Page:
13 Apr There are no shortcuts to happiness & success
I recently stumbled upon this interesting article which although ostensibly focusing on success is, in my humble opinion, just as relevant to happiness (and health and a whole range of other desirable outcomes)!
It begins like this…
So many people are in such a hurry to success that they eagerly take any shortcuts that come across their way. In reality, shortcuts usually lead to disappointments rather than quicker success. The key to any long-term success is to take the necessary steps to steadily progress rather than skip any of them. This would be true whether the goals are financial or health or relationship related.
I’ve seen gullible people buy into the many ‘get rich quick’ or ‘lose weight fast’ schemes out there only to find out that none of them work except in relieving you of the money paid for such products or programs. A friend of mine even bought one of those home devices that electronically stimulate belly muscle contractions thinking that weight lost is possible while watching TV. This friend, who did not want to put in the work of exercising in a gym, is still overweight today.
Shortcuts can result in loss of success
As a certified ski instructor, I’ve seen many beginners who try to come down slopes that they are clearly not ready for. Such folks have not reached a level where they can consistently stop and turn on their skis while even on the bunny hill yet. For some reason, these same people ventured onto steeper slopes serviced by chairlifts and they end up frozen stiff with fear at the top.
I’ve had to physically climb back up a slope to rescue such novice skiers by holding them all the way safely back down the hill. Imagine how embarrassing this must be for an adult as this is how we usually start little three or four year-olds on the bunny hill.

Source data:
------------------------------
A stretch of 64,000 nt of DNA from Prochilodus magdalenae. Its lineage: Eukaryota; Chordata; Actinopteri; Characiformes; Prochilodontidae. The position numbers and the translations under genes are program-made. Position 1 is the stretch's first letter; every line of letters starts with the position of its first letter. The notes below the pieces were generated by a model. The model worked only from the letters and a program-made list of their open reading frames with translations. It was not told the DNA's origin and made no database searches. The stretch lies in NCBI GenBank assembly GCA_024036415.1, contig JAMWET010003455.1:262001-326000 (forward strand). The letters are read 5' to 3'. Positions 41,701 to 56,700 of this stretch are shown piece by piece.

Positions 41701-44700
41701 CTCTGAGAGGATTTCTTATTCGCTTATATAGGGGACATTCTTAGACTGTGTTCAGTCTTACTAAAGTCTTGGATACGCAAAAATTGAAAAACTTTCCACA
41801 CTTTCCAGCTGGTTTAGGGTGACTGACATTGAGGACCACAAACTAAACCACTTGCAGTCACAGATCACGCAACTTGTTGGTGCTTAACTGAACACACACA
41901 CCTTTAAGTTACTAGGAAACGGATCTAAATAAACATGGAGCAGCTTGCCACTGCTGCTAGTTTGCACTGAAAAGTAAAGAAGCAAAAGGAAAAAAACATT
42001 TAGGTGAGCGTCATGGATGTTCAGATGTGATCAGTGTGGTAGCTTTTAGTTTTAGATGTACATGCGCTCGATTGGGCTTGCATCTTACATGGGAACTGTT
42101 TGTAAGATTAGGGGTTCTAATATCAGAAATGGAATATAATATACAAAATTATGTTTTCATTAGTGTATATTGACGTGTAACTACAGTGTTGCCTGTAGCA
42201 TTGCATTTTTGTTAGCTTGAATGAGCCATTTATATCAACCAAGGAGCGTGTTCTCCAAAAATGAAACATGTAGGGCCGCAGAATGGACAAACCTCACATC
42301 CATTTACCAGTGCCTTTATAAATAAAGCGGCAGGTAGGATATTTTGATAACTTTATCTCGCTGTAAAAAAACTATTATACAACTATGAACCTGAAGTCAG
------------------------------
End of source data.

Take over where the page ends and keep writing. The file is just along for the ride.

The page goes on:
If they do manage to start coming down on their own, they will usually panic, lose their focus and end up going straight down the hill with increasing speed. Of course a ‘yard sale’ (a ski phrase which describes a fallen skier with skis and poles ending up all over the slope) will be the result.
We always tell beginners that they must be completely comfortable in making solid turns and stops on a bunny hill before going onto slopes serviced by chairlifts. This is achieved only by extra practice outside of lesson time. But some are just impatient and decide to go on the chairlifts anyway before they are proficient on the easier slopes.
They thought that they could take shortcuts and bypass the steps required. Imagine the shock when they realize that even the easier slopes serviced by the chairlifts are way beyond their abilities and comfort levels when they are looking down these larger hills compared to the relatively flat bunny slopes…
…keep reading the full and original article HERE and remember, just replace "success" with "happiness" or "health" or "wellbeing" or pretty much anything else and I think you'll find this article very useful.